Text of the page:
That last question spoke to her greatest fear. What if I took the trip and never came back, a late-stage acid casualty? I understood her trepidation. Psychedelics had never agreed with her, inducing paranoia and confusion instead of visions and ecstasy. She knew just how potent the drug was, how hard it could be on a brain and body. We were already virtually toxic from the arsenal of cancer medications we were taking. LSD could tip the balance into chemical chaos.

Her concerns were echoed by my two daughters. Along with my son, they had seen close up the ravages cancer had wrought. They had been trying to keep us alive ever since, joking that they should start a hip-hop group 2PWC — Two Parents With Cancer. Like my wife, my daughters took it personally that I would now recklessly risk my fragile health with an illicit drug. My decision to try LSD again was beginning to have unanticipated repercussions.

But I wouldn’t be dissuaded. Acid might help me cope with the crushing depression brought on by my disease. It was worth a try and at the same time, what was wrong with wanting to recapture some small token of my misspent youth?

There was only one problem. Where would I get it?

* * *

At 68, I’m definitely showing my age. Retired, on Medicare and Social Security, I am a certified senior citizen. Suffice it to say my dealer contacts had long since expired. I would have to start from scratch. I considered attending Burning Man in hopes of making contact with the millennial underground, but quickly concluded that trying to score in the middle of the desert from cosplay hipsters on a tear would amount to a net deficit in my quest for serenity. And what about undercover narcs? Actually, I had no idea whether there even was such a thing anymore. Would police disguises that formerly consisted of sideburns and bell-bottoms these days require piercings and a man-bun? I didn’t know, but I didn’t want to take any chances. There had to be an easier way.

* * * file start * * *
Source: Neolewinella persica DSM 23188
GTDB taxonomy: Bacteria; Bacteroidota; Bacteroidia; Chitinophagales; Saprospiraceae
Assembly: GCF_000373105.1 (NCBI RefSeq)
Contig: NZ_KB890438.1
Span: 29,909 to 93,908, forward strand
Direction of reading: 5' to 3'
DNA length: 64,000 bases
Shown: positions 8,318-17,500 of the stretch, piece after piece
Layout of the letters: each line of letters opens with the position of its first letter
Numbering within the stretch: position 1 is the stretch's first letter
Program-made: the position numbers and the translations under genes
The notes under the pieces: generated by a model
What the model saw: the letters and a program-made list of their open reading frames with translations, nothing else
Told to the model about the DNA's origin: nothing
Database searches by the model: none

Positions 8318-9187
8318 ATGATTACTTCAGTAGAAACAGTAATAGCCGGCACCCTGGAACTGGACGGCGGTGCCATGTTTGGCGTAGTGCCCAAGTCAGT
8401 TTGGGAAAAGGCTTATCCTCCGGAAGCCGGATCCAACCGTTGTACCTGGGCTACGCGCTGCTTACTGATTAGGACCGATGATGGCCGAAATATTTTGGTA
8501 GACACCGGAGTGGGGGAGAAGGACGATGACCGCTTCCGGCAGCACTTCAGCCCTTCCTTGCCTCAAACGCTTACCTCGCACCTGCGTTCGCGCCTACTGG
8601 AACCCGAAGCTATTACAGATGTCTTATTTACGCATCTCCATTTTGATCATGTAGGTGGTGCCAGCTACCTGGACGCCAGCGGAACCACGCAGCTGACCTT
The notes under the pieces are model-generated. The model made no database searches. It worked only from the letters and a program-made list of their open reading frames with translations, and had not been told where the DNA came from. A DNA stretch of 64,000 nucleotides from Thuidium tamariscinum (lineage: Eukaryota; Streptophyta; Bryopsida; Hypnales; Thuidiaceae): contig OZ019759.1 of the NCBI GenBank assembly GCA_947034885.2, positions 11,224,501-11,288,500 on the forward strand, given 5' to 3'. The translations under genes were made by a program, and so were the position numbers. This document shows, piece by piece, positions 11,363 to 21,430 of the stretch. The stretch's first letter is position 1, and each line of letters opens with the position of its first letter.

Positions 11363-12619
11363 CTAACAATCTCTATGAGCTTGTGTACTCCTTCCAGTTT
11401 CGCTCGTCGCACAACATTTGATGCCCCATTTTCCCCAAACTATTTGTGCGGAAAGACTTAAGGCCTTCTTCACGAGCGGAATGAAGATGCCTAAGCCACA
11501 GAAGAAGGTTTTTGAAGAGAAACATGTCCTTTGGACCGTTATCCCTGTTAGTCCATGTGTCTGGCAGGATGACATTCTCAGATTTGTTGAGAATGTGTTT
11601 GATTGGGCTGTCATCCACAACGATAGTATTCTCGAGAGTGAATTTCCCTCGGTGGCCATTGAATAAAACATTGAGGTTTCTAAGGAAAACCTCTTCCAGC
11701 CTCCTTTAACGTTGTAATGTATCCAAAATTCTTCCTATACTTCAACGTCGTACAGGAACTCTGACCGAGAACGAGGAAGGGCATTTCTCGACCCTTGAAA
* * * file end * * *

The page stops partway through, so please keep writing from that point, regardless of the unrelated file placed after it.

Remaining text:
Working for 35 years in the record industry, notorious for drug use from the executive suite to the tour bus, you’d think something would turn up. It didn’t. While I was getting older, more settled and cautious, so was everybody else. Robust health was the new high, hanging in there as long as possible. LSD was a relic in the Baby Boomer’s trunk of memories. Or so it seemed.

As I began asking around, I was surprised to discover that many of my colleagues, who I’d always assumed were members of the psychedelic brotherhood, had in fact never taken the drug. One in particular was a devoted Deadhead and Phish follower. It made me wonder: Would acid have the same effect on me now that it had had a half century ago?

Despite its prelapsarian promise to “get us back to the garden” billing, LSD is best understood as a product of the Atomic Age. Like the bomb, there was something atomic about psychedelics, too, synthesized by heedless scientists drunk on pure research, unlocking secrets to explode the world. Maybe acid was a time-sensitive historical phenomenon, its shelf life expired at the end of the ’60s. Instead of a supercharged change agent, it had become a recreational party favor. My friend had simply aspired to be psychedelic. It was a lifes
tyle choice.

The search continued, down various dead ends. There was no point in asking my oldest surviving comrade from the ’60s, a former dealer and epic head back in the day; he had since become the pastor of an evangelical church. Early hopes were pinned on another friend who had an acid-dropping ritual once a year on his birthday. But when I asked he told me that his refrigerator had failed back in the ’90s and spoiled the stash. He hadn’t seen any since. I tried to widen the net, putting out feelers to anyone I knew 30 and under, mostly my kids’ crew. What I hadn’t bargained for was the innate creepiness of having your friend’s father ask you to cop. None of them got back to me.

Of course, finding acid was only part of the problem. Once procured, there would be no way of knowing exactly what I was getting. The same applied for dosage: Would it be strong enough? Would it be too strong? None of that ever used to bother me; buying acid on the street was always a crapshoot. I once scored an eyedropper bottle of pharmaceutical-grade Sandoz (the Swiss company that first commercially manufactured LSD 25 in its purest form). More often I would end up with something variously stepped on or, worse, adulterated with meth, which made for a Boschian ordeal. God knows what diabolical designer drugs are being passed off as the real thing these days.